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More city construction projects, and the age-old growth debate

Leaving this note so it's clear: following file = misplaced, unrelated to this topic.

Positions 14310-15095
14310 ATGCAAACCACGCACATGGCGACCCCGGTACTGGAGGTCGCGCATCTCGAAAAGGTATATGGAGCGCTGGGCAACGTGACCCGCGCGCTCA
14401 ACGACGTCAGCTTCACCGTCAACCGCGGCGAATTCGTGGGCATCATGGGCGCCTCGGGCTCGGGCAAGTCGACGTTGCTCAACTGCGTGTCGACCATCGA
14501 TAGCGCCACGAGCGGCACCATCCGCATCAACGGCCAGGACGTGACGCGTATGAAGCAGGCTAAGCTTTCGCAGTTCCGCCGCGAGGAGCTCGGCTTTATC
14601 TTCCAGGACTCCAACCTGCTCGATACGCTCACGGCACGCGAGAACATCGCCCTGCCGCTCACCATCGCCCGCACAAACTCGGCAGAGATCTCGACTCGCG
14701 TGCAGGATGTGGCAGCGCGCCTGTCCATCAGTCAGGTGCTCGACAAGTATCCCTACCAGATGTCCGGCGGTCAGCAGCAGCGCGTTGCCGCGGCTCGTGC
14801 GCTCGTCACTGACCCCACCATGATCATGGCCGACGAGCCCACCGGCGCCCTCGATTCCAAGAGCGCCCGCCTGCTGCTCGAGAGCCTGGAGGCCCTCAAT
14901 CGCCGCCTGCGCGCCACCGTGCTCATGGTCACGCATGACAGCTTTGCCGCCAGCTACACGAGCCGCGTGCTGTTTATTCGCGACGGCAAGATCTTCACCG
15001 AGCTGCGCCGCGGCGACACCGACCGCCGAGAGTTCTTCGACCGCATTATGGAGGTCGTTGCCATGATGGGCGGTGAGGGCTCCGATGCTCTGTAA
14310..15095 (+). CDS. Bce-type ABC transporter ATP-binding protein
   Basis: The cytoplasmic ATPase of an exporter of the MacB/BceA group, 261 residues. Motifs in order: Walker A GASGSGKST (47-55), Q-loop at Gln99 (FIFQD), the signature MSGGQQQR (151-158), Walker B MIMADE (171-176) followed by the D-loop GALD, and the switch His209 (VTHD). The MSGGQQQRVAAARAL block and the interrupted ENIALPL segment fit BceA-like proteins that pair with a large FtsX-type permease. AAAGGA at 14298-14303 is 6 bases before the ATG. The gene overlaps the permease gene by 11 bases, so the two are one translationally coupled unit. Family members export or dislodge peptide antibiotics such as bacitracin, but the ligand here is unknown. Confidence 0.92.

Last time on this blog, we discussed how the city budget has a list of major projects the city hopes to build in 2009. In fact, I equated it to a Christmas list, and said the coolest new gadget on the list may be a $500,000 traffic light synchronization project on Sixth Street. But everyone knows you can't just have one item on your list. Here's a look at what other major capital improvement projects City Manager David Corliss is recommending as part of the 2009 budget:¢ $1.3 million to add ADA accessible features to the Carnegie Library building at Ninth and Vermont so it can be used for office space and parks and recreation uses. ¢ $1 million to add fill dirt on an 87-acre tract of ground near the East Hills Business Park. City and county leaders hope the improvements will make the property more attractive to businesses looking to locate in Lawrence. ¢ $450,000 to repave 23rd Street from Iowa to Louisiana. ¢ $300,000 to help the school district relocate the Lawrence Tennis Center from its current location near Lawrence High to a spot closer to Centennial School. Originally, the cost was estimated at $1 million but has been reduced after having further conversations with the school district. ¢ $200,000 to help developers pay for an extension of George Williams Way north of Sixth Street. That last item may spark the age-old debate of whether growth really does pay for itself. I won't tell you which side of that fence to stand on, but here is another set of numbers to throw into the equation.In the 2009 capital improvement budget, private developers are scheduled to pay for $10.1 million of streets and traffic lights - through special assessment imposed by the city. The city at large is expected to pay for $3.6 million in street improvements, although city leaders hope it will be higher if voters approve a new sales tax. Of course, streets aren't the only piece of infrastructure needed for growth. Water and sewer service is needed as well. On that front, the city is planning to spend $23.9 million in 2009, with almost all of it being paid by ratepayers at large. But figuring out how much of those costs are attributed to growth and how much are related to replacing old infrastructure can get tricky. But I'm sure you posters can figure it out. To get you started, [here's the complete list of projects][1], and [loads of background information.][2] [1]: http://www.lawrenceks.org/study_sessions/2008/07-14-08/07-14-08h/cmo_2009_capital_improvement_budget_pages.html [2]: http://www.lawrenceks.org/study_sessions/2008/07-14-08/07-14-08h/cmo_2009_to_2014_cip_projects_with_scores.pdf


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